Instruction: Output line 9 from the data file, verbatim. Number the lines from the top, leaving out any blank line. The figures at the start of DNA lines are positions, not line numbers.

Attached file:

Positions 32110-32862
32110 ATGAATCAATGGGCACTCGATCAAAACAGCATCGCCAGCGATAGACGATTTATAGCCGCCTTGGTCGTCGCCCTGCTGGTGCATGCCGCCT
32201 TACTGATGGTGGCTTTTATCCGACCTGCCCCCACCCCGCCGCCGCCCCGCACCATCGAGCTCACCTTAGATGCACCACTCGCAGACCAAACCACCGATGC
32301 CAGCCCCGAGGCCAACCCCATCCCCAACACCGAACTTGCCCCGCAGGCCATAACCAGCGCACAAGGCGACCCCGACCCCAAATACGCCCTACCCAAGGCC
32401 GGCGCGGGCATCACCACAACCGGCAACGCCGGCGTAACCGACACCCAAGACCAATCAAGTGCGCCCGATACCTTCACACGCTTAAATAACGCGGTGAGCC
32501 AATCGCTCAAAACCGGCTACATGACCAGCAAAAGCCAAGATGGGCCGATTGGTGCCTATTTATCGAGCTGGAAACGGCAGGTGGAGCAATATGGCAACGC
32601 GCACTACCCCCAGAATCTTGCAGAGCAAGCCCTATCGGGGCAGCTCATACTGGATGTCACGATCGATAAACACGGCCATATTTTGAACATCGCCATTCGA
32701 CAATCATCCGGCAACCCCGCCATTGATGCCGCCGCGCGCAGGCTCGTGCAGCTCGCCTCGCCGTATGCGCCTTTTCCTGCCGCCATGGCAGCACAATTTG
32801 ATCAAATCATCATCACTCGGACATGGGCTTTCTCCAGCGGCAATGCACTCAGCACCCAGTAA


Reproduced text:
32801 ATCAAATCATCATCACTCGGACATGGGCTTTCTCCAGCGGCAATGCACTCAGCACCCAGTAA